Suzanne Fields | October 19, 2006

I was about to lose all credibility until I gave my grandsons an electronic war game they persuaded me was "educational." The game features graphic violence, with blood spilling across the screen as men kill each other. But it's blood with a point, all about World War II. It can't be bad when it gets us all, parents and friends and friends of parents, talking about real history.

Matt Towery | October 19, 2006

Many months before it became common media fare, I wrote here that polls showed political winds shifting to the Democrats.

Paul Greenberg | October 19, 2006

Free speech is as free as ever at Columbia University, where a mob shouted down a presentation by the Minutemen, who propose to stop illegal immigration by patrolling the Mexican border.

Donald Lambro | October 19, 2006

Missing from the millions of words spoken and written about the battle for control of Congress is the contradictory political reality that most lawmakers will be returned to office next year.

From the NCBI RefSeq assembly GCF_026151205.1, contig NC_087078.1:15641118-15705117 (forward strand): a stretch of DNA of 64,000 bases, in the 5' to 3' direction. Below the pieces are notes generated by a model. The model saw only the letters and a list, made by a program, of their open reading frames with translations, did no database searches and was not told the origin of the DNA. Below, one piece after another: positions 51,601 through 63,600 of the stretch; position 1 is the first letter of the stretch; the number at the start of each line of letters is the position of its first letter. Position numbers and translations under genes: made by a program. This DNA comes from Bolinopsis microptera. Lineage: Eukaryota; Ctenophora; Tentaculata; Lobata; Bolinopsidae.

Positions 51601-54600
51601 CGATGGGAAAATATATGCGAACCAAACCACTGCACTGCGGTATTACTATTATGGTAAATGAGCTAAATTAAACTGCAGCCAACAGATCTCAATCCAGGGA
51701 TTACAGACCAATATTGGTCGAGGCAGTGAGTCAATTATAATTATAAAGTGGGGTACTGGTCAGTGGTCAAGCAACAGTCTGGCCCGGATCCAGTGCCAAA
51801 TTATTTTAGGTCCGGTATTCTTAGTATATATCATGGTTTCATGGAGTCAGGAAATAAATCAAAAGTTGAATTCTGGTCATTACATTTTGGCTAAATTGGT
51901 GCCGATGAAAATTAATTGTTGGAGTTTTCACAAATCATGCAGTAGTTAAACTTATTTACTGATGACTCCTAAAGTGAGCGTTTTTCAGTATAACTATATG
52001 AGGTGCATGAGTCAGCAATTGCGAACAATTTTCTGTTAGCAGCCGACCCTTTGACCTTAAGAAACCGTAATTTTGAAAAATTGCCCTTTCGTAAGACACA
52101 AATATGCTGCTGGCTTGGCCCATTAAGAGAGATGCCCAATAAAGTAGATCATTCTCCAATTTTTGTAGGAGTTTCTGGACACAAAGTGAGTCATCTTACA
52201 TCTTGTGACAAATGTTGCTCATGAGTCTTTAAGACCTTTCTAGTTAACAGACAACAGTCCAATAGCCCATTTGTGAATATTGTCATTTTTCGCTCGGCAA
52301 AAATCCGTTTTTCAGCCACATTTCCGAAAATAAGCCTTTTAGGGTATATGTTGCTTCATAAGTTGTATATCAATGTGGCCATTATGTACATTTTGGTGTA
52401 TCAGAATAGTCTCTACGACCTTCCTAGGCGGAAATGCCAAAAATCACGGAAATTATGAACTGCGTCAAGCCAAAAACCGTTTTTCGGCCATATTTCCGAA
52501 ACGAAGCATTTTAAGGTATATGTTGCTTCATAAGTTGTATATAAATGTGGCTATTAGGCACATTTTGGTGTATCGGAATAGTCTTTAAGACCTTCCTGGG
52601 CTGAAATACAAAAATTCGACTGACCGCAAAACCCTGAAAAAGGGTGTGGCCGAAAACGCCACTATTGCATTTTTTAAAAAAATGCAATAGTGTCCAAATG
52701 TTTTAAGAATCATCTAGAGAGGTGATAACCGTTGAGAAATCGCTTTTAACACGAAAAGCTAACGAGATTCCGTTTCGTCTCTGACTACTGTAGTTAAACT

Robert Novak | October 19, 2006

John Spencer, the former mayor of Yonkers, N.Y., dropped into Washington Tuesday to get briefed by conservative think tank experts in preparation for two debates against Sen. Hillary Rodham Clinton. No national Republican or Bush administration official conferred with Spencer, the party's Senate nominee. That signifies Clinton is getting a free pass to pursue both national party-building and her own presidential ambitions.

George Will | October 19, 2006

Economic hypochondria, a derangement associated with affluence, is a byproduct of the welfare state: An entitlement mentality gives Americans a low pain threshold -- witness their recurring hysterias about nominal rather than real gasoline prices -- and a sense of being entitled to economic dynamism without the frictions and "creative destruction" that must accompany dynamism.